The consequences of an accident at work involving electrocution of a worker can be devastating. In addition to the pain, suffering, and reduced ability to function the worker faces he or she will also face an array of practical concerns. For one, the worker may begin to wonder how can he or she pay the bills and keep the family afloat when work becomes impossible due to a severe injury. Without assistance or insurance, this can seem impossible. Thankfully most workers in Pennsylvania are automatically covered by the state’s Workers’ Compensation regime. That is, workers do not need to engage in any additional steps or action to secure coverage. However, they will need to file a work injury claim report with their employer to start the process.
Our Workers’ Compensation lawyers can assist with Workers’ Compensation questions and concerns after an injury at work. We can guide you through the claims process from start to finish. To schedule a free and confidential consultation, call (267) 550-7321.
How Big of a Risk is a Workplace Electrocution?
While an electrocution at work sounds like a danger that only an electrician would need to concern him or herself about, the truth is the risk is far more prevalent than one would assume. Theoretically, any worker who works with electronics, machinery, or other electrically powered tools or implements could suffer an electrocution injury. Frayed wires, cracks in insulation, standing water, and general wear and tear are a few of the factors that can increase the general risk of an electrocution accident. However, electrocution is a major risk in certain occupations.
Powerline Workers and Construction Workers Are Most Impacted by Electrocution Accidents
Powerline workers are employees who are probably most likely to suffer electrical or electrocution injuries above all other causes. Crane operators also require special education and training to avoid this risk. Electricians are also frequently exposed to scenarios are situations where electrical injuries are prevalent. In addition, construction workers are also highly likely to suffer an injury due to electrocution.
In fact, in the construction industry, electrocutions makes-up one of OHSA’s “fatal four.” The fatal four are the sources of injury and death that are most prevalent on a construction worksite. In addition to electrocution accidents falls, struck by object accidents, and caught in-between accidents round out the fatal four.
How Can Workers Avoid Electrocution Accidents?
When workers suffer electrocution accidents on a construction site or at the workplace, the most common reason behind the injury is the failure to adequately control electric energy. Typically this goal is accomplished through the use of lock-out and tag-out devices. However, workers may misuse these devices or make mistakes in their use. In other scenarios, workers may take a short-cut and fail to use these protective devices.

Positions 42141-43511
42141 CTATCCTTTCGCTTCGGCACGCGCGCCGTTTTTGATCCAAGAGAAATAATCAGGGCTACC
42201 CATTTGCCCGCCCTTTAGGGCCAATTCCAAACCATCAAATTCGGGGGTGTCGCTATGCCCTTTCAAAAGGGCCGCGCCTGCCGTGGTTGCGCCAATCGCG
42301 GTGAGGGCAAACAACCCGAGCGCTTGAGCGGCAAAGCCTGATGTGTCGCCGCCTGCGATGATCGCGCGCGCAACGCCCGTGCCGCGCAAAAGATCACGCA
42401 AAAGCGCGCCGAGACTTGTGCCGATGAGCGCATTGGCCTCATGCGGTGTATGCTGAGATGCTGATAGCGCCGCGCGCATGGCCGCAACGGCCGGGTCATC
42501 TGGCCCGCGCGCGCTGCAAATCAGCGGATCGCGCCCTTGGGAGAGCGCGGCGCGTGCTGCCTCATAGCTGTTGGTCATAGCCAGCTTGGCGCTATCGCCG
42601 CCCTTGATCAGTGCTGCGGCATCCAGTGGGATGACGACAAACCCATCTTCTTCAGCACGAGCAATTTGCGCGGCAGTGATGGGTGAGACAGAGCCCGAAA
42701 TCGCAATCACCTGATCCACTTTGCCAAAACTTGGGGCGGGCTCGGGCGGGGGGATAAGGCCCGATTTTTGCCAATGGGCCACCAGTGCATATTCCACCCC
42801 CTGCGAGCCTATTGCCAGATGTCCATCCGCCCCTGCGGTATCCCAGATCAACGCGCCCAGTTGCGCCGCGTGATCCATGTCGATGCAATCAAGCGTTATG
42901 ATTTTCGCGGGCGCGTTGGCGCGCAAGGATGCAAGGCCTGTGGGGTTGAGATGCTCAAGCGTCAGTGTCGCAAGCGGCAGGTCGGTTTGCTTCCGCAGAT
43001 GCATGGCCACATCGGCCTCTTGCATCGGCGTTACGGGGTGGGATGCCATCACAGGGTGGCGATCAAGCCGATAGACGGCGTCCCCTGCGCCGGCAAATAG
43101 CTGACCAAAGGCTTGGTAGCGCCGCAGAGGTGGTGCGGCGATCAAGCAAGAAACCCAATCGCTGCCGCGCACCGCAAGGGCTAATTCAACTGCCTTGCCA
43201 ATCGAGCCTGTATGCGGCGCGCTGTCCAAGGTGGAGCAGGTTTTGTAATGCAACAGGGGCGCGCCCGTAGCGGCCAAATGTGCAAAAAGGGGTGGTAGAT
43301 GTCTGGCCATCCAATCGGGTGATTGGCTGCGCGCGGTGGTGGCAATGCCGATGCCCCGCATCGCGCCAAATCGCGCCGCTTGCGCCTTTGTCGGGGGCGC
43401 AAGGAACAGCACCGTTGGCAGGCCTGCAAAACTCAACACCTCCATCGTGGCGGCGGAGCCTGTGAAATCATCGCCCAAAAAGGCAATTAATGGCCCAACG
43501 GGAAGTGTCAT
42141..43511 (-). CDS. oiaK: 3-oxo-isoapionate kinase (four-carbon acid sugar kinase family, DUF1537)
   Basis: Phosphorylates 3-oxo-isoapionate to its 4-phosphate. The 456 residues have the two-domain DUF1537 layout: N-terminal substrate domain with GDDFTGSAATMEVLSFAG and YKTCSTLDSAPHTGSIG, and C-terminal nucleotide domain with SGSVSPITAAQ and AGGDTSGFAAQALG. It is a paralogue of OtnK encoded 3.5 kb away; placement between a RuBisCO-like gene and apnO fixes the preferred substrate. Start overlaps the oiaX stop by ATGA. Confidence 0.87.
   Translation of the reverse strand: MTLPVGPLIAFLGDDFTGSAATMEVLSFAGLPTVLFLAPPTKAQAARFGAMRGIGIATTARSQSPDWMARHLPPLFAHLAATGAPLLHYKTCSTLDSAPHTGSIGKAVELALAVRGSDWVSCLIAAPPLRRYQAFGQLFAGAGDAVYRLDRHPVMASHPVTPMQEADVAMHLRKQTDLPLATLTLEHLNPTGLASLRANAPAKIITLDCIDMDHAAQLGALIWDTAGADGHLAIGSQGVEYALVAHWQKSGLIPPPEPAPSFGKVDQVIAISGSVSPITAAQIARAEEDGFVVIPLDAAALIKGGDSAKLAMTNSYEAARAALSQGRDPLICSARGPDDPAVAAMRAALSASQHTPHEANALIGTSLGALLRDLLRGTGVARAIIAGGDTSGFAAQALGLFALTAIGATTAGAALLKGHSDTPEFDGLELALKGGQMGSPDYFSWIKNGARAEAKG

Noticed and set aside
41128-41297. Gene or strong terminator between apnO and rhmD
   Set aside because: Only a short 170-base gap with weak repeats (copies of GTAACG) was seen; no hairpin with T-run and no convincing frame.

In other scenarios, electrical injuries occur due to sloppiness in design or implementation. OSHA reports that standards concerning Electrical, wiring methods, components and equipment (29 CFR 1910.305) are frequently violated when it investigates following an electrical accident. Similarly, OSHA will also frequently note problems with Electrical systems design under (29 CFR 1910.303). Thus, electrical issues that cause serious accidents can be introduced in either the design or build-out of any electrical system. Any individual who comes to work on or utilize these systems is exposed to the risk. In at least some instances, inherent system problems get worse over time due to wear and tear further increasing the risk.
What Type of Workers’ Compensation Benefits Are Available in PA?
Under Pennsylvania’s Workers’ Compensation system, there are several types of benefits available to injured workers. First, qualifying workers can receive payments for lost wages due to their workplace injury or electrocution. The exact amount of wage benefits one receives is contingent upon one’s disability finding and other factors. In addition to wage benefits, a worker can also receive specific loss benefits and medical benefits. Specific loss benefits are intended to compensate a worker for the loss of a limb or another body part. Medical benefits will cover your costs of care and rehabilitation.
In the case that a worker is killed on the job, it is important to note that death benefits are typically available. These benefits are available to qualifying family members.
Our Workers’ Compensation Lawyers Can Help if You Were Electrocuted at Work
Our Workers’ Compensation lawyers can assist with Workers’ Compensation questions and concerns after an injury at work. Whether you were electrocuted or suffered another type of injury, we can approach the matter strategically and proceed step-by-step. Top schedule a free and confidential consultation, please call (267) 550-7321 or contact us online today.